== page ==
PLEASE NOTE: Casey & Lundregan, P.C. is committed to providing our clients with timely updates, reliable resources, and a safe environment to conduct necessary meetings during the COVID-19 (coronavirus) pandemic. We are offering our clients the ability to meet with us via telephone or through video conferencing. Please call our office to discuss your options and visit our Blog for updates and information.

Skeletons in the Closet: Things to Consider Before Waiving Your Inspection Contingency

by | Oct 28, 2020 | Real Estate |

Amid the COVID-19 pandemic, many people are choosing to make their home offer more competitive by waiving their home inspection. But is this the right decision?

What Does it Mean to Waive the Inspection Contingency?

The inspection contingency is a standard part of most Offers to Purchase real estate in Massachusetts. If your inspection turns up major problems, the inspection contingency gives you the right to back out and recover your deposit. In other words, the inspection contingency gives you the time and opportunity to verify the condition of the property before you sign a Purchase and Sales Agreement. Once that agreement is signed, you will be required to pay a substantial down payment.

When you waive the inspection contingency you are agreeing to accept the property in “as is” condition. You agree to own whatever problems come with the property. You are about to make a long-term investment in this property. Knowing that your home is free from major problems should be a serious consideration before you make an offer to waive your inspection contingency. This is your money, and you want to be sure you’re spending it on a good investment.

What Are the Risks?

A licensed home inspector can assist in identifying potential problems with your new home. For example, your inspector may uncover evidence of water damage, termites, or mold. A professional home inspection may reveal that your new home will need a new roof in a few years, or that your water heater or A/C needs to be replaced.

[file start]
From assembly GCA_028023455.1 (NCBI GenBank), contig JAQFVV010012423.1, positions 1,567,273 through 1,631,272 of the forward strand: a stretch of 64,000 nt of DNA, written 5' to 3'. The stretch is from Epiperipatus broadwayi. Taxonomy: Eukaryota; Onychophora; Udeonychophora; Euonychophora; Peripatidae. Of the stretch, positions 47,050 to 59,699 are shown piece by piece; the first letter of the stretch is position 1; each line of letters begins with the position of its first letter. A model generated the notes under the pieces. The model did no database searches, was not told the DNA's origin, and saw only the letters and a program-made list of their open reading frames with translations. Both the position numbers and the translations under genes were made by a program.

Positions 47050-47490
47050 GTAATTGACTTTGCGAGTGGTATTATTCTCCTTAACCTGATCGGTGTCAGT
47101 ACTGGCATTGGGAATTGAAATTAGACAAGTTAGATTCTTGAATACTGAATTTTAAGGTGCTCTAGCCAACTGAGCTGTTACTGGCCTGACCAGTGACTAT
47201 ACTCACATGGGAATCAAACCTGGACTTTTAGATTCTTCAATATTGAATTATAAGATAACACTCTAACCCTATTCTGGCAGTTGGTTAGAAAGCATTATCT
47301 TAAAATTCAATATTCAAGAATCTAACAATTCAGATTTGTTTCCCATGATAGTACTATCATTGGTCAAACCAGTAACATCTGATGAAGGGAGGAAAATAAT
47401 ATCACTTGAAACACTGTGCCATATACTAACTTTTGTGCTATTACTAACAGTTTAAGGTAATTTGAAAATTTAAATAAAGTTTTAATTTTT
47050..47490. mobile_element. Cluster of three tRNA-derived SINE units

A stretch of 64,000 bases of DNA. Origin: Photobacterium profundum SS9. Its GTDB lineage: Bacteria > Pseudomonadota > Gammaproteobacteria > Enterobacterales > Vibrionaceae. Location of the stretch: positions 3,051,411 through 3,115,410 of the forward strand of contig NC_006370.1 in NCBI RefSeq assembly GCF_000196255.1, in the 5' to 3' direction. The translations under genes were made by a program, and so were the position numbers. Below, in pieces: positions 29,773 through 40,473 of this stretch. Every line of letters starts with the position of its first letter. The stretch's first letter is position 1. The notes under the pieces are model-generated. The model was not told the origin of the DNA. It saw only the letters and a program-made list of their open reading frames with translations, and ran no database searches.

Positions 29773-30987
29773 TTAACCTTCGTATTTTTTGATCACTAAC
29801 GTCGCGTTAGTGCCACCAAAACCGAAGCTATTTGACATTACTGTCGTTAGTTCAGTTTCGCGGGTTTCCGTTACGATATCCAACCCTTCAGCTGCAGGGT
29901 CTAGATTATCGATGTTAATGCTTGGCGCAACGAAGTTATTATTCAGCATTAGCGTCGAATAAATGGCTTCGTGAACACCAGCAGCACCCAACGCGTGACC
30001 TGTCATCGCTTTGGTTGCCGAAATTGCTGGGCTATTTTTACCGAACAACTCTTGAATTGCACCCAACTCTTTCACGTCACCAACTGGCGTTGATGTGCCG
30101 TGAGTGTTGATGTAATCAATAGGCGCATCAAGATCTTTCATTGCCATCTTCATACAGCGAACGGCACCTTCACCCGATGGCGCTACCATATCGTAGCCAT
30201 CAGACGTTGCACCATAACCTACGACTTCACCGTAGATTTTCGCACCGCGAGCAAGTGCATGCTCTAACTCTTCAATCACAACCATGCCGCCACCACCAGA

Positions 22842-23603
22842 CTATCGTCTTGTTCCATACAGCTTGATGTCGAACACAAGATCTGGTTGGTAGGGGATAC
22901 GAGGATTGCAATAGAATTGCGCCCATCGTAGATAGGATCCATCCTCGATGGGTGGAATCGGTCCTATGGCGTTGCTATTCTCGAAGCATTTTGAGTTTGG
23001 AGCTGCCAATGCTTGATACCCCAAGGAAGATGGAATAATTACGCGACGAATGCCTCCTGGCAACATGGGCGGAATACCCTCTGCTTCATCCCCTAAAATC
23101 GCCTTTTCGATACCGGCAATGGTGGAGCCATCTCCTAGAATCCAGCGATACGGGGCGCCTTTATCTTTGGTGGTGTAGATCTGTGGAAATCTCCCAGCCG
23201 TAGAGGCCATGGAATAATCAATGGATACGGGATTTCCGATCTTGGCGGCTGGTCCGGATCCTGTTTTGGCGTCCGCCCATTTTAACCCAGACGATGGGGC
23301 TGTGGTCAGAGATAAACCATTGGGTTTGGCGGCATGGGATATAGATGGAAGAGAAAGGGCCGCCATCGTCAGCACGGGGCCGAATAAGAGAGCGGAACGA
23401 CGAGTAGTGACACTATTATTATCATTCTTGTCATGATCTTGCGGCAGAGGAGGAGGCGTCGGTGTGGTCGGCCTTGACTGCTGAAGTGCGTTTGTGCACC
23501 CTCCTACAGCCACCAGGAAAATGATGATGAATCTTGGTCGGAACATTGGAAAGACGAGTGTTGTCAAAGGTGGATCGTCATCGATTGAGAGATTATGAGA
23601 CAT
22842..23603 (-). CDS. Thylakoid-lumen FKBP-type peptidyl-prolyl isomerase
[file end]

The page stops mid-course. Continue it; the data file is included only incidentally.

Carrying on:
It is not uncommon for an inspection to turn up problems you would not notice in your walk through. And if these problems turn up on your home inspection report, the inspection contingency gives you an opportunity to negotiate with the Seller. Typically, when both parties want to make a deal, these issues are resolved with the Seller either agreeing to make repairs or reducing the original price. And if you can’t come to an agreement, the inspection contingency allows you to walk away with your deposit.

When you waive your inspection contingency, you assume all financial risk for whatever condition the property is in and the repairs required. Sometimes the fix is relatively simple and inexpensive. But if your problems are serious, what you don’t know can add thousands, and in some case, tens of thousands to the true cost of buying that property.

To some clients, waiving the inspection contingency is worth it for them to buy their dream home. The additional cost of making repairs was a risk they understood and a price they were willing and able to pay. However, this is not the route for everyone.

How to Minimize Your Risk

Waiving the inspection contingency can be an effective offer strategy, if you know what you are doing. Here are some tips to help minimize your risk:

  • Make sure you have the financial means to take this path. In a competitive market, waiving the home inspection contingency makes sense if you are a well-financed buyer. If you aren’t, this isn’t a strategy for you. You don’t want to take the risk of footing a bill for thousands of dollars when you don’t have the means to do so.
  • Pay for a professional home inspection before you sign the Purchase and Sales Agreement. Waiving the inspection contingency does not prevent you from having a home inspection. It just means you won’t be able to use results from an inspection to negotiate remedies or price with the Seller. It is always wise to have your home inspected, regardless of whether it is part of the contingency.
  • If the inspection turns up something that makes you want to walk away, you still can. Yes, you will forfeit your offer deposit, but it’s a much smaller loss than forfeiting the down payment you’ll be required to make when you sign the P&S.

There are serious considerations to take into account when waiving your inspection contingency. A home is a huge investment! While in this market, it may seem like an easy choice to make your offer more attractive, you could be paying more than you bargained for down the line if it turns out your new home has serious problems. Weigh all your options before waiving your inspection contingency and make sure you know the risks. In all circumstances, it is best for you to consult with an experience real estate attorney prior to submitting an offer. Please call our office for a free consultation so that we can help you make a wise investment.


FindLaw Network